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The greenhouse of the future

The greenhouse of the future

AAFC and Microsoft Research scientists won this global competition

By Paula Schuck

What if you could maximize production in a greenhouse environment while optimizing growing conditions and pinpointing exact amounts of water, light and fertilizer needed by the crop? Minimizing human involvement while conserving resources could transform the greenhouse of the future.

This question guided a recent international research competition led by Wageningen University and Research in the Netherlands and Tencent, a corporate sponsor. Through the Autonomous Greenhouse Challenge, they called for the world’s top researchers and experts to develop artificial intelligence (AI) systems to remotely monitor and control the production of greenhouse cucumbers.

Each of the teams could enter the greenhouse for one day. They set up sensors and installed web cameras. Then, they could not to enter the greenhouse for four months until the contest was over. Participants controlled everything remotely from Redmond, Washington, more than 5,000 kilometres (3,100 miles) from the Dutch greenhouse.

Agriculture and Agri-Food Canada and Microsoft Research as well as five teams representing nine countries participated in the competition.

Microsoft had heard about scientists’ work at the Harrow Research and Development Centre (HRDC) on greenhouse cucumbers and approached them to take part in the project.

“Microsoft Research had the AI expertise, but expertise in greenhouse crop science and lighting is also needed for successful crop production. That’s where we came in,” said Dr. Xiuming Hao, a research scientist in crop physiology and energy conservation at HRDC.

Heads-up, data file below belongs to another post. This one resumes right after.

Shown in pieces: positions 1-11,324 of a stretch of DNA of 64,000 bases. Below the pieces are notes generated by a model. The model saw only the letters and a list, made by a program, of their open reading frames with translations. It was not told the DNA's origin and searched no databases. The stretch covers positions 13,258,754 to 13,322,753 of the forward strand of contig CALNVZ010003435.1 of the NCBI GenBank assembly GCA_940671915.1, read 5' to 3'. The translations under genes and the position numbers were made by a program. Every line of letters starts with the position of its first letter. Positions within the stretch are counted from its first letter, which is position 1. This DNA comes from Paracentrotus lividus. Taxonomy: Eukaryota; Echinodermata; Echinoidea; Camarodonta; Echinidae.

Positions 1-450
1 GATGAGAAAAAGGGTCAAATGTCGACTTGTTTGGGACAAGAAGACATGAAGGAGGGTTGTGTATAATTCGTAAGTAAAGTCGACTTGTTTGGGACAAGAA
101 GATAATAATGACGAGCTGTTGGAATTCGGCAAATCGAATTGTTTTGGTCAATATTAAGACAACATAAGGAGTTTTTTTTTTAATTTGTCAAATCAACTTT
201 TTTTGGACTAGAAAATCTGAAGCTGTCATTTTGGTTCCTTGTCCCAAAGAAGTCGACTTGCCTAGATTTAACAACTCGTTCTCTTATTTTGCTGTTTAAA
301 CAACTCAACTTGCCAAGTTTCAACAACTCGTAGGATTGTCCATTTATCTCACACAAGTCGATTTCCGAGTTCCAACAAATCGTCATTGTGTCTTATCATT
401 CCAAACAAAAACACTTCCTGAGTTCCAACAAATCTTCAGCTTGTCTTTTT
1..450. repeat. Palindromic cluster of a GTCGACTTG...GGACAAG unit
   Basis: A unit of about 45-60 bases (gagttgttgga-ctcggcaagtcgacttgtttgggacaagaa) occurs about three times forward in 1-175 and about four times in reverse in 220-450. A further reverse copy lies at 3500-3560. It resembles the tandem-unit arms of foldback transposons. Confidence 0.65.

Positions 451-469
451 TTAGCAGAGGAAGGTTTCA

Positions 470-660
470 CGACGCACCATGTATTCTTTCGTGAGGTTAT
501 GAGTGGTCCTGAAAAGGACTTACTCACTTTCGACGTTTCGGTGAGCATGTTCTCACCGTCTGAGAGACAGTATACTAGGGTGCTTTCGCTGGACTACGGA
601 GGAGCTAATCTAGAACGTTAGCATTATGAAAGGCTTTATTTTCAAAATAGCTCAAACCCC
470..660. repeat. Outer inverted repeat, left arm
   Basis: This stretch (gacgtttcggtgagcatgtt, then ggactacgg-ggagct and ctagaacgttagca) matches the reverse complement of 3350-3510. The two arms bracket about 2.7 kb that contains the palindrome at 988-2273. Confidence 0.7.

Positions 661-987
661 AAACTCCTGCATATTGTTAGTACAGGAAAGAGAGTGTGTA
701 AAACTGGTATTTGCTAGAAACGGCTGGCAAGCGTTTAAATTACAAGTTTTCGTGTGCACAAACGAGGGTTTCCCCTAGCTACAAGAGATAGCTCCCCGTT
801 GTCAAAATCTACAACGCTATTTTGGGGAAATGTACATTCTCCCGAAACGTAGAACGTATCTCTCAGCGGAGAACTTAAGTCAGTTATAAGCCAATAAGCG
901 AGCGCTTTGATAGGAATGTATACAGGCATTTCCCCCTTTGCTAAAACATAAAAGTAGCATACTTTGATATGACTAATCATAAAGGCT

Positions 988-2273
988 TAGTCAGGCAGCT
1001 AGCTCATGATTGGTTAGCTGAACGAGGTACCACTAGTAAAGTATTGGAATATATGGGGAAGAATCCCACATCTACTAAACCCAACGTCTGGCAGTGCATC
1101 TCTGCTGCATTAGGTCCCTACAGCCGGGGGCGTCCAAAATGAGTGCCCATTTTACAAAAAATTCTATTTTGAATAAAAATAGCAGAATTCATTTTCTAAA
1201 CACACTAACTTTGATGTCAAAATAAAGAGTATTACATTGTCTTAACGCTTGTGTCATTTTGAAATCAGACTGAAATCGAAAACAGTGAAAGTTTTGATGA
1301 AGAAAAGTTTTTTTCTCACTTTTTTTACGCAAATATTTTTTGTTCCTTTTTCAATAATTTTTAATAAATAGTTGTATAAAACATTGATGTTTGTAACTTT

“The less resources used the better. We are going to have fewer resources in the future, so being able to use AI to help make better decisions with those resources will reduce fees and workload,” said Hao in a phone interview.

He was on the winning team – named Team Sonoma – that accomplished this feat.

A team in the Netherlands also set up a greenhouse and manually tended their cucumbers.

Team Sonoma exceeded the output of the Dutch team by 17 per cent and was the only team to beat the manual team on output. Team Sonoma, led by Microsoft’s Dr. Kenneth Tran and advised by Hao, grew more than 55 kilograms of cucumbers per square metre with a net profit that was 25 per cent greater than the second-place team. Team Sonoma used the fewest inputs (including fertilizers, water, energy and pesticides) and had the best score on total sustainability.

Although the competition is over, Hao and Microsoft Research will continue their work.

“This system will be able to improve over time. We will continue working with Microsoft and gathering data to make improvements,” said Hao. The research will eventually be transferable to tomatoes and sweet peppers.

The greenhouse of the future is only a few short years away from being widely used, Hao estimated.

Jingming Zheng and Quade Digweed, both of the HRDC, provided technical support on the project. Shalin Khosla, the greenhouse vegetable specialist at Harrow, offered crop production support.

Diane Labombarbe/iStock/Getty Images Plus photo

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